This lists all blog postings by the NAD and individuals who have submitted blog entries for posting by the NAD. Some of these will also be in video format (vlogs), which we expect will increase over time.
We welcome your comments! Before you send these in, please first review our Blog Policy.
In a historic first, the NAD Conference theme was only in ASL.
More than 1,500 attendees were at the NAD's Biennial National Conference in Atlanta, Georgia during July 1-5.
Over 100 volunteers were instrumental in its success.
90 presenters in 50 workshops provided attendees with important information, tips, updates, and news.
There were 10 workshop tracks.
The NAD and RID Region II partnered together to make a joint successful conference!
Conference attendees had the option of saving trees and going mobile by downloading the program book via guidebook, and seeing real-time updates.
Over 30 kids participated in the Kids Camp and enjoyed three full days of activities and field trips while making new friends.
With over 70 exhibitors, people were able to enjoy the Exhibit Hall for three days.
From June 29th to July 6th, you would see many attendees socializing in the main hotel lobby on the first floor and in front of the hotel.
Awards were given out 25 individuals and organizations for their contribution to our community.
The first NAD@Night event was the Opening Ceremony at the Martin Luther King Jr. Center, which was truly a symbolic representation of history and a celebration of America's 50th Anniversary of the Civil Rights Movement.
The Opening Ceremony emcees, Stephanie & Tim Albert, created an inspirational program to kick off the conference for a great week ahead!
As another NAD@Night event, NAD hosted its first ever Community Forum during the Conference, which allowed attendees to have dialogue with each other on many issues affecting our community. After the forum finished, attendees left feeling inspired to make real change with deep understanding of core and current issues in the deaf and hard of hearing community.
Community Forum hosts Juniper Sussman and Janis Cole did a great job of working with over 70 facilitators and several panelists to ensure a successful dialogue that evening.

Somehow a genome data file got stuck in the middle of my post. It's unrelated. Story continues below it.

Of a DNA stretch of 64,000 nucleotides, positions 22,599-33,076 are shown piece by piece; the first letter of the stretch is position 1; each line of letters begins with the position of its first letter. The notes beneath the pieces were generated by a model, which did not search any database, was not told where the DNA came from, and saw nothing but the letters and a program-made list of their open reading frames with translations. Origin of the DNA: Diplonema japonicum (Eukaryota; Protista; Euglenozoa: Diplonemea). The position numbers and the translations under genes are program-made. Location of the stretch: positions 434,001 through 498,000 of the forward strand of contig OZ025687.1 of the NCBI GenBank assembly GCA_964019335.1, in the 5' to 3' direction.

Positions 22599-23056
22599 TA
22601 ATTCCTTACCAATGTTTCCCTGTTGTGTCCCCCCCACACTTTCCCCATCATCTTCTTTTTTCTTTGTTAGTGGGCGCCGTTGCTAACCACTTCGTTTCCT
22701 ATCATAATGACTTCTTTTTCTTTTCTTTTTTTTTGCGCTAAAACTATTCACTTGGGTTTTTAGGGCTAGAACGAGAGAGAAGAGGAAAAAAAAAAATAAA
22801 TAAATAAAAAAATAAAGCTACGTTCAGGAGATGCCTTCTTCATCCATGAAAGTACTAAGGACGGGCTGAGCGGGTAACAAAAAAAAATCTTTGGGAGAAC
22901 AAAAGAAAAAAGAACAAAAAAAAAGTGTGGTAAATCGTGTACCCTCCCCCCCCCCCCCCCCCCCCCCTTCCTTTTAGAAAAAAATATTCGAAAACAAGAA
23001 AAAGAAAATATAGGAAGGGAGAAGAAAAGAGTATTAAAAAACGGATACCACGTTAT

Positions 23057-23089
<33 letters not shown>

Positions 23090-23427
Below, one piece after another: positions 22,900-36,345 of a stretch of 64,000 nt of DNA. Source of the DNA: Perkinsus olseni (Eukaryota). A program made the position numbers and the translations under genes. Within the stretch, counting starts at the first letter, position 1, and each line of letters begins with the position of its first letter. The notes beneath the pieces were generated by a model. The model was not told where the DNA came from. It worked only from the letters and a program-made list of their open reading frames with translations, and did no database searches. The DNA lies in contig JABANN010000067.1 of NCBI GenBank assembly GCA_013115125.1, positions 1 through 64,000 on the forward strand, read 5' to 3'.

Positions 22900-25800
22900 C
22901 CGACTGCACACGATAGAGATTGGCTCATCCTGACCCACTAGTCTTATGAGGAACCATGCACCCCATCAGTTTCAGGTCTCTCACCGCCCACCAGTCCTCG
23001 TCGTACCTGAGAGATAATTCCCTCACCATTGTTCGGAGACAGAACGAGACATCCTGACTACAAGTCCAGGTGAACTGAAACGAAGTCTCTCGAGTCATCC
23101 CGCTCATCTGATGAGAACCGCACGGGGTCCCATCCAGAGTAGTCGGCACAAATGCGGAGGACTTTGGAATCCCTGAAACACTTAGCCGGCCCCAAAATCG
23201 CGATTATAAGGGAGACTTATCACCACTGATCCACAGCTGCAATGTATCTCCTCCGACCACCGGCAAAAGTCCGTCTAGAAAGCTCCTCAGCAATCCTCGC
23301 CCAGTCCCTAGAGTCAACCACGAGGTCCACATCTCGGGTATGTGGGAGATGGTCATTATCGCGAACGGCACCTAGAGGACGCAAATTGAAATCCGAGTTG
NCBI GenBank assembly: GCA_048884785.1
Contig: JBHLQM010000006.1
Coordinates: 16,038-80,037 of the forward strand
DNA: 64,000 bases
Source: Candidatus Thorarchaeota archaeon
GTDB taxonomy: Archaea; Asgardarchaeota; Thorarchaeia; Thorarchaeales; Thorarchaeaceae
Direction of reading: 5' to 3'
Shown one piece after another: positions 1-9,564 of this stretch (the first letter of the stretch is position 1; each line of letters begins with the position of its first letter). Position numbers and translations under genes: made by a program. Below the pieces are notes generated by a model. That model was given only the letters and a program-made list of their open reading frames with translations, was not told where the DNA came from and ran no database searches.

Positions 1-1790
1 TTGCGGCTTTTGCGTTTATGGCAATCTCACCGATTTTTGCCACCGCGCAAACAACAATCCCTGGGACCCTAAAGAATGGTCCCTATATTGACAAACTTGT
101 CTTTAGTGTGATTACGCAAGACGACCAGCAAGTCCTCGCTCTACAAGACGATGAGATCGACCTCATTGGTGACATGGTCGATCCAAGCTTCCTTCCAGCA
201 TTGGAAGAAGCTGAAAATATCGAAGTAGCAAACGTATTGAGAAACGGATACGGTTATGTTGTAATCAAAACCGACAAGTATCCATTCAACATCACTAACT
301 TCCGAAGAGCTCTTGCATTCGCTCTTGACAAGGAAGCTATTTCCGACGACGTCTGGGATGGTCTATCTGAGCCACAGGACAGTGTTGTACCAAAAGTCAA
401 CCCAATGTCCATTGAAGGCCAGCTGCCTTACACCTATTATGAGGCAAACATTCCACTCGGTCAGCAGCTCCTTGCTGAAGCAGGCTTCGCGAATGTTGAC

The third NAD@Night event was the College Bowl Finals, which are a major favorite of the attendees. The six teams that started the competition were the Southwest Collegiate Institute for the Deaf (SWCID), University of Texas, University of Minnesota, National Technical Institute for the Deaf (NTID), Gallaudet University, and California State University - Northridge (CSUN). Three teams made it into the finals and the final score was NTID/RIT 79, Gallaudet University 77, and CSUN 75, respectively. It was a very close competition and all the teams did a phenomenal job!
As the emcee for the College Bowl Finals, CJ Jones was hilarious and kept everyone's attention throughout the competition.
The Council of Representatives (COR) had over 150 delegates representing the deaf and hard of hearing community and voted on the top 5 priorities: Preservation and Advocacy of Relay Services (PARS); FEMA Communication to Deaf and Hard of Hearing; Preservation of Mental Health Services that Meet the Needs of Deaf People; Defining and Supporting the Education Strategy Team's Focus for 2014-2016; Outreach to Deaf Youth including Mainstream School Students, and voted for the new NAD Board of Directors.
On the 4th of July, the Panoramic Firework Bash & Live Auction, another NAD@Night event, was sold out, thanks to a wonderfully entertaining line up including Austin Andrews, Wawa Snipe, and the auctioneering Benedicts!
During this Fourth of July event, we celebrated RID's 50th Birthday!
Miss Deaf America put her the crown down to end the forty-year NAD legacy of the Miss Deaf America Ambassador Program (MDAAP).
As MDAAP came to a close, we welcomed in a new NAD@Night legacy, the Youth Ambassador Program (YAP). The YAP had six finalists: Keith Delk, Allison Friedman, Ryan Hait-Campbell, Elena Mayer, Danah Richter, and Satish Thapa. After an evening of great "battles" and presentations, Ryan Hait-Campbell and Elena Mayer were chosen as the newly selected NAD Youth Ambassadors for 2014-2016.
During the YAP Finals, the two emcees, Tyrone Giordano and Rosa Lee Timm, captivated the audience with their extraordinary stage presence and encouraged audience to tweet/Instagram/Facebook #nadyap, #teamTY, and #teamRL.
Once #NAD2014 finished, people were ready to sign up for #NAD2016 in Phoenix, Arizona!
None of the above would have been possible if not for our partners -- thank you for your continued support and believing in the NAD's Mission.
For this month’s #NADHandwave, the NAD is excited to recognize a person who works diligently to support people with disabilities to become better self-advocates -- her name is Haben Girma.
Haben is a DeafBlind attorney who graduated from Harvard Law School in 2013, and since then has speedily engaged in a great deal of activism to promote the rights of people with disabilities. She already has been recognized twice for her hard work. First, she was recognized as one of 21 Most Impressive Students at Harvard. Second, the White House gave an award to Haben as one of the Champions of Change. She has a deep commitment to students who need more access in schools.